Content Coms asks: can the Spring Budget 2017 offer greener UK business a shot in the arm? Maybe, just maybe…
Our features writer and green business expert Giles Crosse predicts what’s in store for the low carbon economy on Budget day.
Theresa May’s Government will publish its Spring Budget on Wednesday, 8 March 2017. Ahead of this key date, lobbying calls are now flying out from the low carbon sector.
The Energy and Utilities Alliance (EUA) helps shape future policy direction within energy. It is calling on the Chancellor to create long term security, and an affordable, sustainable future.
Isaac Occhipinti, Head of External Affairs at EUA, said: “We are acutely aware that major policy changes under the current Government are yet to be revealed, but we call on Phillip Hammond to take the necessary steps to make the UK’s energy affordable, sustainable and secure.”
Such pleas are common, but a key disconnect surrounds pressing green business objectives home, against Brexit’s stranglehold on UK politics.
Is there any way to break Brexit’s grasp? How much space, in the month Article 50 is due, is left over for sustainable policy making?
Industrial Strategy and budgetary hope for change
Economia writes, ‘There will be more flesh provided around some of the bones of the recently launched Industrial Strategy, especially on infrastructure.
‘Although the consultation period for the Government’s green paper does not end until mid-April, there will be ways in which Hammond will want to set the tone for future actions.’
This is vital. With the right developments, putting meat on the bones of the Industrial Strategy could signal a promising 2017 for low carbon. David Woodward, Tax Partner at KPMG in the UK, told Economia, “The Prime Minister has already signalled the Government’s intention to improve support for R&D to make the UK more competitive in this regard.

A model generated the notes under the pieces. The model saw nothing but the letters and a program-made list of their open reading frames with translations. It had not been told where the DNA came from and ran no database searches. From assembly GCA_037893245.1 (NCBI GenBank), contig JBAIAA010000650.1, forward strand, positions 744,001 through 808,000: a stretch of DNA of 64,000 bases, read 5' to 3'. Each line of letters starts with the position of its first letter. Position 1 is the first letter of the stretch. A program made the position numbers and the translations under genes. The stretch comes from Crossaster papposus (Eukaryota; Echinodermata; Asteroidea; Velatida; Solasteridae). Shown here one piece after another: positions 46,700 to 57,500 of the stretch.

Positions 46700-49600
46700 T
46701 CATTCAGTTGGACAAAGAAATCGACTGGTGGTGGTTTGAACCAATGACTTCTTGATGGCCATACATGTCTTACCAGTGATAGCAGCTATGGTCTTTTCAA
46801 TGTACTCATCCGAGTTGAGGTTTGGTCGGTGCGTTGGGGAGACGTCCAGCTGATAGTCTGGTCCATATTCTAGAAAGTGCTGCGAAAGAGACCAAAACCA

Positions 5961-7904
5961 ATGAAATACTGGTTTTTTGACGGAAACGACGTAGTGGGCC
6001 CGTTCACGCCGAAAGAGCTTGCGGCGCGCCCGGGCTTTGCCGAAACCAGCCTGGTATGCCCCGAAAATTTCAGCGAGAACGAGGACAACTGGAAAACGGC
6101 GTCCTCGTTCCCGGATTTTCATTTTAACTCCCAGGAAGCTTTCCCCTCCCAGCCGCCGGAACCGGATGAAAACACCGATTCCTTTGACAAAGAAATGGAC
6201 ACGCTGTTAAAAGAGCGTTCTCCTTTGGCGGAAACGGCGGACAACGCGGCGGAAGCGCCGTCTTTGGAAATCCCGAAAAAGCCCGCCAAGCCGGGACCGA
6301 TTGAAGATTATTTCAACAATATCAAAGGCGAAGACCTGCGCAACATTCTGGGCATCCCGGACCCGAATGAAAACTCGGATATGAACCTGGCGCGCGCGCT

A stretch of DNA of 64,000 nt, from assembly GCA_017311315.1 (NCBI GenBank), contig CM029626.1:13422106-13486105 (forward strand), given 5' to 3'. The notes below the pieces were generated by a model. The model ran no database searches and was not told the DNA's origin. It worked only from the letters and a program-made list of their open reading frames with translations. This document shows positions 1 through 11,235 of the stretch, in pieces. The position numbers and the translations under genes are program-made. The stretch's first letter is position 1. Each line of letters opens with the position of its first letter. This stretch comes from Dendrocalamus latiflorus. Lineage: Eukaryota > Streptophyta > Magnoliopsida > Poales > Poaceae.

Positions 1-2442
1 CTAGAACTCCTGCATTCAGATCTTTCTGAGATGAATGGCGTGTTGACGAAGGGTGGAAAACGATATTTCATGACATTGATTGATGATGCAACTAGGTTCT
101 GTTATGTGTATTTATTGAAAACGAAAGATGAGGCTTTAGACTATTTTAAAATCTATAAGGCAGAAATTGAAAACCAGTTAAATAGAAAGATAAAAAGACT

“At the Autumn Statement the Chancellor announced that the Government would review the tax environment for R&D and the Chief Secretary to the Treasury recently confirmed this review is due to conclude at the Spring Budget. We are therefore likely to see some announcements on this on 8 March.”
Surely there’s no more valuable R&D to support than that which creates new low carbon tech? Money and further concrete announcements here, along with improvements to burdensome taxation and charging, on elements like battery storage, would be most welcome.
Incidentally, a very useful, recent overview of low carbon and how it plays, and might play better with the Industrial Strategy is available here.
The upshot is; Hammond is under pressure to prove he can grow the economy. The Industrial Strategy is a central Conservative policy tool, and it has vast scope for sustainability, and it sits well with Brexit needs for a more competitive UK.
Therefore, it’s within the Strategy that any good news for low carbon will likely come in this Budget.
Post Brexit competitiveness
The trouble is, R&D growth, green jobs and a sustainable Industrial Strategy must square up against, “The need to provide a war chest against any possible negative impact from the triggering of Article 50, now expected around 15 March, and the subsequent negotiations with the EU as to the UK’s exit,” described to Economia by Jonathan Riley, Head of Tax, Grant Thornton UK.
The problem’s simple; Conservative policy makers will want to insulate themselves against criticism, by banking cash for if, or when, negative Brexit implications come home to roost. They won’t want to promise riches and withdraw them should Brexit prove damaging.
With this in mind, PWC’s Andrew Sentance fears there’s simply insufficient scope for Hammond to be bold right now. Bear in mind too that the Chancellor is switching to a one yearly Budget from now on. With all encompassing Brexit in the headlights, it seems logical to predict he may well hold back on major announcements until the Autumn.
By then, for better or worse, Article 50 should have been triggered. We will be further down that treacherous path, enabling Hammond to judge more clearly what financial headroom he has, and what financial treats he can use to deflect public attention away from Brexit negotiations, which by then could be going haywire.
Content Coms will bring you the key announcements, as they roll in, this coming Wednesday.
Content Coms is one of the UK’s leading B2B communications consultancies specialising in the energy, low carbon and technology sectors. If you’ve enjoyed our article, how about reading more of our energy news and analysis?